CORDIS - EU research results

Temporal Information in Crossmodal Stimuli

Final Report Summary - TICS (Temporal Information in Crossmodal Stimuli)

The goal of the project has been to understand how the brain processes multisensory stimuli in the perceptual estimation of temporal properties. Our senses are exposed to separate streams of information, but our brain can integrate redundant signals into a unique perceptual experience despite different latency and processing speed. Perceptual integration has been shown to adhere to the principles of Bayesian statistics for spatial properties, but a similar analysis has not been fully developed for the temporal domain. In particular, the neural mechanisms that are responsible for perceptual effects associated with these computations are yet to be identified.

Our brain is able to represent statistical characteristics of sensory stimulation and regularities to predict incoming stimuli. Understanding how temporal properties are perceived and how the timing of sensory information is represented will allow identifying how sensory information is treated so so exploit this knowledge in terms of design guidelines for technological devices that produce multisensory signals.

The first and primary objective of the project has been to find a way to measure and describe the facilitatory and inhibitory effects of multisensory stimuli in the time domain. This research allowed a better understanding of the predictive abilities that underly the processing of multisensory stimuli. A second goal of the project has been to define integration and interference effects in the presence of multiple signals. This investigation allowed the generation of an accurate account of multisensory integration using the Bayesian Inference framework. The third goal has been to build a computational model of the perception of temporal properties that accounts for the dynamic and oscillatory nature of sensory signals and relate this model to the recording of brain activity. The fourth purpose of the proposal has been to understand the relation between the distance of an event in the environment and the asynchrony of crossmodal signals. Understanding the brain mechanisms involved has the potential to capture and make use of the distance-asynchrony relation for improving the reproduction of audiovisual environments. The fifth goal has been to identify the computational mechanisms that allow the brain to change perceptual latency. The results obtained have the potential of allowing the exploitation of the flexibility in multisensory perception for technological applications.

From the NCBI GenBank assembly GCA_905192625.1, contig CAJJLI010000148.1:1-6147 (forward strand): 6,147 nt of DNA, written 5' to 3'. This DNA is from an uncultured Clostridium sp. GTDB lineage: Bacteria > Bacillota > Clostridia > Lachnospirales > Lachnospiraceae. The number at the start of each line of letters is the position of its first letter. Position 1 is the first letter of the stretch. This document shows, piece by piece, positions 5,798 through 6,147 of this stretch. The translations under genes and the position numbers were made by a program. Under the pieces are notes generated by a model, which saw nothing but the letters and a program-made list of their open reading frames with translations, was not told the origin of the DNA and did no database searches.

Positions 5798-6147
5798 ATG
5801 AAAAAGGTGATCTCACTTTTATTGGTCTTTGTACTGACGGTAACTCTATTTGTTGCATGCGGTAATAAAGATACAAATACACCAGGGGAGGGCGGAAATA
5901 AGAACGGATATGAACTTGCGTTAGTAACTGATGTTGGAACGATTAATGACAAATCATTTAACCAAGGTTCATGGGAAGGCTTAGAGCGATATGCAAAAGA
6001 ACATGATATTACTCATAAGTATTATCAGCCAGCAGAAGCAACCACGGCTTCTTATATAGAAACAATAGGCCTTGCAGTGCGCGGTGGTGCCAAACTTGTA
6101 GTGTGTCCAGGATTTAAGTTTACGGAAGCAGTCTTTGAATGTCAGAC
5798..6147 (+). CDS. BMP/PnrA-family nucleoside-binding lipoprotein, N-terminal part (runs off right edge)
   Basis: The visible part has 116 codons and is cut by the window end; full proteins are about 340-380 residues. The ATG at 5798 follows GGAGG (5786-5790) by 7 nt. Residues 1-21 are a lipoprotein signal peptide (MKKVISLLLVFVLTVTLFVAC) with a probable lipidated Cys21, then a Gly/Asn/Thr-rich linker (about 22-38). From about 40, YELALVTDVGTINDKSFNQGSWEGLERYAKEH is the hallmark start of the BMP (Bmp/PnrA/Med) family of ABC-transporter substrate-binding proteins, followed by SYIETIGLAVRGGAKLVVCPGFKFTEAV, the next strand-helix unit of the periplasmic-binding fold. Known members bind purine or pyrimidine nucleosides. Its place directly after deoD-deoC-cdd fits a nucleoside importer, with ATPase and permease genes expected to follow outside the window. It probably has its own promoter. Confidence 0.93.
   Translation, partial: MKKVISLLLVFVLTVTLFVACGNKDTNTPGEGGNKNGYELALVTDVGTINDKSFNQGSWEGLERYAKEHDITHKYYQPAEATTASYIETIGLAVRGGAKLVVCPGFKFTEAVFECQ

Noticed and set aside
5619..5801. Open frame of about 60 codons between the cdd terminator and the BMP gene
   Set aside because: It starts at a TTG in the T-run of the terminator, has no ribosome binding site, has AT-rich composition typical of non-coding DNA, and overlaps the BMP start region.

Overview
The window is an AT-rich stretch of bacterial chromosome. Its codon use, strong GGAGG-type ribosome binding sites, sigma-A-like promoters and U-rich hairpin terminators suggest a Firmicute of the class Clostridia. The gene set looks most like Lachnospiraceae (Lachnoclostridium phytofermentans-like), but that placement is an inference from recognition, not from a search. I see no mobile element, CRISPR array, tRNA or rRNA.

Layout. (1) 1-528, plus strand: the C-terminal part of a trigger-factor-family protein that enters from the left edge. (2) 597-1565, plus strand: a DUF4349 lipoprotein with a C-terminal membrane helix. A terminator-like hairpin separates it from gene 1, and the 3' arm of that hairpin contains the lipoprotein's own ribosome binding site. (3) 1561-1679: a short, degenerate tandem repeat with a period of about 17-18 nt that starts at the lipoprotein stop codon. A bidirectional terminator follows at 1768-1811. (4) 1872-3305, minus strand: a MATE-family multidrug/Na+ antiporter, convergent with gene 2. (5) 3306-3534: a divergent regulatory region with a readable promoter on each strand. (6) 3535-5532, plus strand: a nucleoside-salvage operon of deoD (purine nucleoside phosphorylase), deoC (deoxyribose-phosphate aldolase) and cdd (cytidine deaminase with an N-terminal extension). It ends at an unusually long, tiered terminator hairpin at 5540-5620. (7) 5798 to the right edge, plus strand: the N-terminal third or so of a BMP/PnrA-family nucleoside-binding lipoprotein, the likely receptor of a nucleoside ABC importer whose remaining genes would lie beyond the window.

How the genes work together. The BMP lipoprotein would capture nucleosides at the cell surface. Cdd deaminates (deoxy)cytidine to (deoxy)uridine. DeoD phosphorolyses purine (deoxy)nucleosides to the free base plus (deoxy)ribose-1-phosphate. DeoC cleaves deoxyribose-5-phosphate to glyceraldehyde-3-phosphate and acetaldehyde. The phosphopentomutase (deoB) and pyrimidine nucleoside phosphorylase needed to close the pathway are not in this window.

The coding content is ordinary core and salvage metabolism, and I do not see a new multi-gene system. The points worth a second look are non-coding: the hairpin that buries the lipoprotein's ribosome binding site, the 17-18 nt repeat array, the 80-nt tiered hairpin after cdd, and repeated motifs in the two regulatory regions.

The results of the work have been published in 9 journal articles, plus several other manuscripts that are currently being prepared. The project lead to the successful development of a set of collaborative projects that investigate the perception of temporal properties and the production of timed responses, all captured in the framework of Bayesian inference.
Thanks to the project Dr Di Luca has obtained a permanent position as a Lecturer at the University of Birmingham. The fellowship delivered significant support for Dr Di Luca to allow him to start his lab, and also provided funds to employ a PhD student. The project has also attracted several postgraduate students that have enabled collaborations with other research labs.
Throughout the project, Dr Di Luca has engaged in several dissemination and training activities. The supervisory roles undertaken have enabled effective transfer of knowledge and expertise to the Universities of Birmingham. These include hosting a regular journal club, the delivery of postgraduate lectures on computational modeling of perception, active collaboration with colleague research staff that resulted in joint grant applications and publications beyond the scope of the project, participation in the activity of other research labs, mentoring research students, and the training of researchers on psychophysics methods.